The New Language for Text Type & Genre

21st century classrooms have expanded their definition of text to now include a wider ranger of communication forms. “Text” now includes digital and multimedia forms like graphic novels and podcasts. The new curriculum in my province has dropped the term text types  and replaced it with the term forms.

The Form & Genre of texts

“Every piece of text comes to us both as text – the piece that it is – and a kind of text – an instance of genre” (Bomer, 1995)


Form and Genre are two separate but closely related literary concepts.

If the form is the cup, then genre is the drink that you pour into the cup. The cup provides the structure and shape to hold the drink, and the cup is selected based on the type of drink you plan to have in it. A coffee cup for a latte and a frosted mug for a cold glass of soda.



Form is the type of text, and refers to the format, arrangement or shape.

Form is a much more flexible and fluid word than type, and it invites us to consider the ALL the different ways texts are seen, experienced and produced. Texts can also be changed and adapted into different forms.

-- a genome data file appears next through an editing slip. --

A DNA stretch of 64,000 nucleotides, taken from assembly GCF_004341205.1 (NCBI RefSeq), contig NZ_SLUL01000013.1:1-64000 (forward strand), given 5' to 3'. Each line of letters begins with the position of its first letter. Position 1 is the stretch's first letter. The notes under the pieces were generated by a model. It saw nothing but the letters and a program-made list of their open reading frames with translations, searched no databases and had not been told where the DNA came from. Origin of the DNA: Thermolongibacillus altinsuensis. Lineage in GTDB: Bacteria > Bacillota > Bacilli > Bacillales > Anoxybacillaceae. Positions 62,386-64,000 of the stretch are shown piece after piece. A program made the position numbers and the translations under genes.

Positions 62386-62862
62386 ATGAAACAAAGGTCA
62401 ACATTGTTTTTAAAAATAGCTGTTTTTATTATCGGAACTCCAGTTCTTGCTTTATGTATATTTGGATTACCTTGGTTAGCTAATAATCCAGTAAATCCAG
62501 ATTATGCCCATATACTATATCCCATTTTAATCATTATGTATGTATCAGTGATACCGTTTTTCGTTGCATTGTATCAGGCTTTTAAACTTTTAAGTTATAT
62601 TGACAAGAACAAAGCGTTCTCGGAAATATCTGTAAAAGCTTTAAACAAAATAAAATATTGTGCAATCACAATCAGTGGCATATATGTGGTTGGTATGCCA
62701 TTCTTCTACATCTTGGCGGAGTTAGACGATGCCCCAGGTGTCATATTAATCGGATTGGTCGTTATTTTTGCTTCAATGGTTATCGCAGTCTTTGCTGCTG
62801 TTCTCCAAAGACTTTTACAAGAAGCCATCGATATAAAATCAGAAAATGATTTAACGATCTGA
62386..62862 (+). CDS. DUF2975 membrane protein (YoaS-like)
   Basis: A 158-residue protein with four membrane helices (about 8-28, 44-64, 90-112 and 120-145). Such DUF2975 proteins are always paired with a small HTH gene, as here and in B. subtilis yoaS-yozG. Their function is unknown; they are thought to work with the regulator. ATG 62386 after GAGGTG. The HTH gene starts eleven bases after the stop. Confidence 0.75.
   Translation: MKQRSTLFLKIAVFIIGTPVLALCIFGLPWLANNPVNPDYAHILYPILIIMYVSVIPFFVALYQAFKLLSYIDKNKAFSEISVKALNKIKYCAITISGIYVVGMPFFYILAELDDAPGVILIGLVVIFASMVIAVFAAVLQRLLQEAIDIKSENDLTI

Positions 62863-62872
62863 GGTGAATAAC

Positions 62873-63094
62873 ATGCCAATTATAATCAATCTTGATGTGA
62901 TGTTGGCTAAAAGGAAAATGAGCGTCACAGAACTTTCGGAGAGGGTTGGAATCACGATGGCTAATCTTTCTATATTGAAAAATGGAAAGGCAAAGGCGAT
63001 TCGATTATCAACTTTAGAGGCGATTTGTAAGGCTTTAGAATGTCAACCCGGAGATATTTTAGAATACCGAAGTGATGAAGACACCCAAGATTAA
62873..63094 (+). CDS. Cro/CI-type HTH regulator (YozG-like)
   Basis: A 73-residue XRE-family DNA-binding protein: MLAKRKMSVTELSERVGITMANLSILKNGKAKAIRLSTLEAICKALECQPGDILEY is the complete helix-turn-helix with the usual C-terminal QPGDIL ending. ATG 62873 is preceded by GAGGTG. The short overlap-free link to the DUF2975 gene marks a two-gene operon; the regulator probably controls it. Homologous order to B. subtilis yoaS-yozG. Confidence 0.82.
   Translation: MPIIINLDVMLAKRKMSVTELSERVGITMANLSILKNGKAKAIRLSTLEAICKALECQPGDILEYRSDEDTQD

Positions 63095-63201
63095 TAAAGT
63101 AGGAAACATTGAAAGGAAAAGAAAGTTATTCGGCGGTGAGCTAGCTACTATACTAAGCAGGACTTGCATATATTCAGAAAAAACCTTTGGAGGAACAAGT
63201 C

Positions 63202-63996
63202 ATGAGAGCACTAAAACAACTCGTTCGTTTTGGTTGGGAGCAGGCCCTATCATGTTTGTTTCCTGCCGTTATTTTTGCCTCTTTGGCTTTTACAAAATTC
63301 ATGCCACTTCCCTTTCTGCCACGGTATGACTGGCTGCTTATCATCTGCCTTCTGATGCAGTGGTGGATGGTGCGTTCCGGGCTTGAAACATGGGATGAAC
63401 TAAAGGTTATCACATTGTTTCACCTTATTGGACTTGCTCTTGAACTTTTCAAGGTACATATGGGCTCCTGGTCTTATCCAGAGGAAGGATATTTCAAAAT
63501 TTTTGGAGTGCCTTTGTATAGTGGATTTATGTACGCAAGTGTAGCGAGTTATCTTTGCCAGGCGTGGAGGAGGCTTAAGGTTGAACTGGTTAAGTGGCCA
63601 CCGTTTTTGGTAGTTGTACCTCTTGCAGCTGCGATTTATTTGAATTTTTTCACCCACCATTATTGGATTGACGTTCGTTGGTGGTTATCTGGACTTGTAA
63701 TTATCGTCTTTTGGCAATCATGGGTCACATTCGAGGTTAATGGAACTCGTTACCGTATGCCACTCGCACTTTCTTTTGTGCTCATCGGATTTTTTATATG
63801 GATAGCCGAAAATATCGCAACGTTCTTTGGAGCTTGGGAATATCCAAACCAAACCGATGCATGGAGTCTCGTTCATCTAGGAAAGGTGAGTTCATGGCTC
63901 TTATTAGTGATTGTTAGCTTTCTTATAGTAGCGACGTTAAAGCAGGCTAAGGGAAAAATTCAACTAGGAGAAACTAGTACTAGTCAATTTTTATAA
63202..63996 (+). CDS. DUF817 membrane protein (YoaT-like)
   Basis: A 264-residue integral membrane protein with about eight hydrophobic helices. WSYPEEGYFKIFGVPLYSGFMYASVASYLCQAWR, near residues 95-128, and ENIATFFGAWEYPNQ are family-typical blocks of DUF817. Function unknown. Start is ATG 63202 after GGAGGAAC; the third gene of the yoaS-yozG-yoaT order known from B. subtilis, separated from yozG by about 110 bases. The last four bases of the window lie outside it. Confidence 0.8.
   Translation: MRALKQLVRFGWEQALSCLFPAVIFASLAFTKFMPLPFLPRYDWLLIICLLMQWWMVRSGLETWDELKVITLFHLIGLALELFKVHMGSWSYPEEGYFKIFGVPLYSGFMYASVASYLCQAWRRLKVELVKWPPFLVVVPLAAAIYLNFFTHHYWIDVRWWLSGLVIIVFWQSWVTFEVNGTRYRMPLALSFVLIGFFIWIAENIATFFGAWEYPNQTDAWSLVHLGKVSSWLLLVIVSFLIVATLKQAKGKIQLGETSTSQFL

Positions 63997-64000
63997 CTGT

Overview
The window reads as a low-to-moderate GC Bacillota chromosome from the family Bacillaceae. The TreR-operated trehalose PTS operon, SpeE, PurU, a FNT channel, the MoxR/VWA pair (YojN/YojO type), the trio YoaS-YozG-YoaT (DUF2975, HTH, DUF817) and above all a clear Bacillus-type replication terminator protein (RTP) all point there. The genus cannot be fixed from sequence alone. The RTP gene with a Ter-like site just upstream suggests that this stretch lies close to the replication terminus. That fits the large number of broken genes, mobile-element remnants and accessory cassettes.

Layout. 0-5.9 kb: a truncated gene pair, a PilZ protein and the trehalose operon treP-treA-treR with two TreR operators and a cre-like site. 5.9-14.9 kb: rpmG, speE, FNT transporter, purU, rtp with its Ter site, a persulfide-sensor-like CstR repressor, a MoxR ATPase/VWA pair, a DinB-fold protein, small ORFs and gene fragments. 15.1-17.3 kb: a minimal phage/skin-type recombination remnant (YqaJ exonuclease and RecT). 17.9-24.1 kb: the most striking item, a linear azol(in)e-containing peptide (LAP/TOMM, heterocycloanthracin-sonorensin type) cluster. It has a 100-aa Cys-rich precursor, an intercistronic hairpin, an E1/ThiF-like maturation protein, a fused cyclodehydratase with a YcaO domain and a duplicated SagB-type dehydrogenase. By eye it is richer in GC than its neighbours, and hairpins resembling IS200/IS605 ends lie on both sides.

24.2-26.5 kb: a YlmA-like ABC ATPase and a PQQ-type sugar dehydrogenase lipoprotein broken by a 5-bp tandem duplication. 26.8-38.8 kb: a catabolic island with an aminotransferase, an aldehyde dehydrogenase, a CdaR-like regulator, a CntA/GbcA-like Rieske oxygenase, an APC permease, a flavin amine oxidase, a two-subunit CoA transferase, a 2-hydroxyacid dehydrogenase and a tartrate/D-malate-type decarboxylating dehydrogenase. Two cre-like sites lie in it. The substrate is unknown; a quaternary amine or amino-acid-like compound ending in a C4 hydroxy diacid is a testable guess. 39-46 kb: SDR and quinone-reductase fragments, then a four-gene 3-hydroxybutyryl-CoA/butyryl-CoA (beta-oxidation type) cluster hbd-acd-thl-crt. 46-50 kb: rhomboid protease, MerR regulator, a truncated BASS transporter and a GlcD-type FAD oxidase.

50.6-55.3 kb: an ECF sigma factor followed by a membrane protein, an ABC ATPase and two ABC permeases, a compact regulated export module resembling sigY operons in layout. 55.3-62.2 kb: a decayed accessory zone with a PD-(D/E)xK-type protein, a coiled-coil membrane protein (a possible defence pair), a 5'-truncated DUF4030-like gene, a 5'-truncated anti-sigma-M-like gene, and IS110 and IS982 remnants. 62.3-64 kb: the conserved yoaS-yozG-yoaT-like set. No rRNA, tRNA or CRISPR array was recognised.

I prompt students with these questions:

  •  Ask yourself what is the identifiable shape to this text?
  • What format am I experiencing?
  • How is this text being presented?

Words to Discuss Form

Oral: speeches, poems, plays, oral stories and songs.

Written: Novels, articles, essays, notes, and short stories.

Visual: Posters, photographs, and other images.

Digital: electronic forms of all of the above.

Multimodal texts combine two or more forms and can be delivered via a variety of media or technologies.

For example, oral, written, and visual elements can be combined (e.g., in dramatic presentations, graphic novels, film, web pages, advertisements)


Genre is a term that comes from the comes from the french word meaning:‘kind, sort’. Genre is a dynamic tool that allows us to categorize texts based on similar traits or conventions. 

Genres are ever-changing and evolve over time as cultures develop new genres and discontinue the use of old ones.


Texts often belong to more than one genre category and because of this, it is best to consider genre as helpful labels for communicating rather than a finite classification.